“This legislation will result in hundreds of millions of funding available for Tribes, and non-profits that work with tribes and tribal communities to support the clean energy transition for tribal communities, reduce energy costs for tribal members, and create jobs,” said Ms. Thomas of Quarles & Brady. “The IRA will provide a substantial down payment for every tribe to take advantage of clean energy technologies, energy efficiency and energy savings, and climate resilient solutions for their communities and tribal members individually.  The new projects, technology implementation and economic development opportunities are substantial and will create long term community and economic development sustainable improvements in tribal communities.”

Some groups feel that the new legislation does not go far enough. In an open letter to President Biden, Senate Majority Leader Chuck Schumer, and House Speaker Nancy Pelosi, Indigenous-led advocacy organization NDN Collective argued that Congress’ hesitance to fully reject fossil fuels undermines the stated goals of addressing climate change, a misstep that could disproportionately affect tribal communities at the frontlines of the environmental crisis. “We believe that moving away from investments in the fossil fuel and other extractive industries and reallocating the funding to further research and development will help us find the solutions we need for true decarbonization and large-scale equitable carbon emissions reductions,” the collective stated. “We are already aware of innovative, Indigenous-led solutions that just need the proper funding and support to be scaled and replicated.”

Challenges in Getting the 2022 Inflation Reduction Act Passed

Up to this point, the Inflation Reduction Act has faced significant challenges in Congress. The legislation is the product of extensive compromise over the Build Back Better Act within the Democratic party. The Build Back Better Bill was initially estimated to cost over $3 trillion, and ultimately, the Inflation Reduction Act was passed with a budget of $750 billion. Senator Joe Manchin of West Virginia held back his support of the bill until late July, and Republicans successfully blocked an aspect of the bill that would have capped the price of insulin for Americans with private health insurance. When presented to Congress, the vote was split by party lines with every Republican voting against the bill. Biden has criticized Republicans for this decision, saying at the signing of the Inflation Reduction Act, “every single Republican in the Congress sided with the special interests in this vote — every single one.”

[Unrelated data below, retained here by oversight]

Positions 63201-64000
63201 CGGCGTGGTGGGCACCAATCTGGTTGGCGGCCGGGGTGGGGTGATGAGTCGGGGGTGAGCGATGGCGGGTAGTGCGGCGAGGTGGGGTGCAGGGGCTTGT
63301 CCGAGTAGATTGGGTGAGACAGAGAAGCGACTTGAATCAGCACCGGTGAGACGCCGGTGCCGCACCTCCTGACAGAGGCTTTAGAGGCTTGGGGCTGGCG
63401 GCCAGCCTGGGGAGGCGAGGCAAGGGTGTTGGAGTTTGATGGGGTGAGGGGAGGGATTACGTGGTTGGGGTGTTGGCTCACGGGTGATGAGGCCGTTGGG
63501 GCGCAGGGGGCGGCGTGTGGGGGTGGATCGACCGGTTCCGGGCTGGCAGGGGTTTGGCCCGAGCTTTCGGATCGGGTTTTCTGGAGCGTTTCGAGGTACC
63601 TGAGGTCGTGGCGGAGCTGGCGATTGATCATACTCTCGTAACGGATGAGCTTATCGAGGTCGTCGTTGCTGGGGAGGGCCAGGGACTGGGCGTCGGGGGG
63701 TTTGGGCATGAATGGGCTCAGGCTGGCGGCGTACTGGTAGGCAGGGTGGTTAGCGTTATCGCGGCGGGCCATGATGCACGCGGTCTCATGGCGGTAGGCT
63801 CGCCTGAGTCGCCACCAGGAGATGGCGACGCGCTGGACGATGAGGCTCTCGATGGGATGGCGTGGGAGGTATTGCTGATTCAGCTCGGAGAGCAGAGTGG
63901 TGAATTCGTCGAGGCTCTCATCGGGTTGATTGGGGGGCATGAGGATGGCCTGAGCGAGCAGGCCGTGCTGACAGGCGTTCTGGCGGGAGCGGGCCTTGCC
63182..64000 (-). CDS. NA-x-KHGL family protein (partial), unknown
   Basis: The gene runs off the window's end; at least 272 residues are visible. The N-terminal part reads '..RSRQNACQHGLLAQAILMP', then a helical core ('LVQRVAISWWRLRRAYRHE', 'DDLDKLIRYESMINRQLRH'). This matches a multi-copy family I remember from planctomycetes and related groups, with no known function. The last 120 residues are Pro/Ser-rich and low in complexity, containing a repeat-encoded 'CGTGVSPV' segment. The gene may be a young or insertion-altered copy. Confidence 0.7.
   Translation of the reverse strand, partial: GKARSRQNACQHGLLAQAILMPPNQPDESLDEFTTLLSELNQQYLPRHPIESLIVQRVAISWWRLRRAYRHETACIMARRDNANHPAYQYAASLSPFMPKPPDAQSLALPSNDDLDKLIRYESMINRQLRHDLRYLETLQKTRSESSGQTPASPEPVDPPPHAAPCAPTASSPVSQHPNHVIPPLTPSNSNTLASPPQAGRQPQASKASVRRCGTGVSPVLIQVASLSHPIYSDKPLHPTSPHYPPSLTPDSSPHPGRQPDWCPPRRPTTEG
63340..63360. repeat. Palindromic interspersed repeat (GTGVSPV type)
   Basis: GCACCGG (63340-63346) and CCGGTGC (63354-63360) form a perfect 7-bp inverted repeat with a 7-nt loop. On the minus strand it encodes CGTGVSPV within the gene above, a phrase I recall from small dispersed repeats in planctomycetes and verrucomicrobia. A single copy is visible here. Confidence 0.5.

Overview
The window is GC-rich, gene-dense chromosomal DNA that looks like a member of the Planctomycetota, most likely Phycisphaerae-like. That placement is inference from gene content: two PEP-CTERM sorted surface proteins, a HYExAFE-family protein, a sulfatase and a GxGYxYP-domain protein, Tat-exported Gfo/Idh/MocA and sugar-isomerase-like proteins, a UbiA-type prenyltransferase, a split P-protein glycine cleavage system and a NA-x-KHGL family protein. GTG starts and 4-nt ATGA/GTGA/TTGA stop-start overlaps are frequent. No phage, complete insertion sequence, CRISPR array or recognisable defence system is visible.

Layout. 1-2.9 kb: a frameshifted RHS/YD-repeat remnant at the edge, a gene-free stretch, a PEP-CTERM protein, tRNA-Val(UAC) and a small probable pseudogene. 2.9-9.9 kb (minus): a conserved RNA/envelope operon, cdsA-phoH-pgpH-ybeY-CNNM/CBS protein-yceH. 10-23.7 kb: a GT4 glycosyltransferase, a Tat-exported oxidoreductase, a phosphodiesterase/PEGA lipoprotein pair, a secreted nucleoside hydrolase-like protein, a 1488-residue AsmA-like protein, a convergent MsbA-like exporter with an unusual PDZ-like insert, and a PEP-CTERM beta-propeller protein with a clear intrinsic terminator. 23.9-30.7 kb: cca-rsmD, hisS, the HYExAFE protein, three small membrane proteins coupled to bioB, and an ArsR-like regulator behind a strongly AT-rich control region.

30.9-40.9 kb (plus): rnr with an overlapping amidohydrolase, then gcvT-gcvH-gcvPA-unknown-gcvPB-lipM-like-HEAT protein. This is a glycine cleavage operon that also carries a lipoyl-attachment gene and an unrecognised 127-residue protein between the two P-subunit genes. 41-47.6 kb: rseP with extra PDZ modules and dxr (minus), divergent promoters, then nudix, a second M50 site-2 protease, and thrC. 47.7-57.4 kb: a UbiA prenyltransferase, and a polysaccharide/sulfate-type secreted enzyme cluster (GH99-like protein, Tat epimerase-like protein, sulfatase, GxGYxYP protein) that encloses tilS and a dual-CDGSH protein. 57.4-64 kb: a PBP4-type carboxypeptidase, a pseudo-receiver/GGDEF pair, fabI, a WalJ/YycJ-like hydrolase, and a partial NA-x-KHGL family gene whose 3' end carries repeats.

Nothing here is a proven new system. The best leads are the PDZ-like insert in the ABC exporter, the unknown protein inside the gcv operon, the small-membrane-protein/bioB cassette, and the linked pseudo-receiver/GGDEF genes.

Challenges for tribal governments remain as well, specifically concerning the IRA’s implementation. “Despite the incredible opportunity for tribes, major barriers remain including tribal internal capacity and capabilities, [and] federal regulatory hurdles (such as BIA leasing and easement approvals),” said Ms. Thomas.

“[...] Navigating the complexities of each program and actually obtaining funding is always the challenge,” said Mr. VanderJack and Ms. Jones of Van Ness Feldman. “Tribes and tribal entities should engage directly, whenever possible, with the grant funding agencies to make sure proposals are tailored to fit both program requirements and community needs.”

Early Assessment of How the IRA will Impact Tribal Communities

The Inflation Reduction Act, ultimately, provides meaningful resources and investments for tribal communities in a variety of ways. While the provisions are not as significant as COVID-19 relief and infrastructure funding that tribal governments have received in previous years, the new legislation is nonetheless beneficial. “While the federal grant funding is relatively small, the potential major impact is the ability to access funding through tax credit payments and rebates,” said Ms. Thomas. “This mechanism is critical as it is simplifies tribes' access to funding (rather than, for example, seeking to obtain funding through the competitive grant programs).”

Copyright ©2022 National Law Forum, LLCNational Law Review, Volume XII, Number 237
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Chandler Ford is an Editorial Manager for the National Law Review. Prior to joining the NLR, Chandler worked as a legal writer and team leader at Hudson, a corporate immigration law firm in Chicago, where he specialized in I-140 and I-129 case preparation. He also has experience in copy editing, proofreading, and journalism.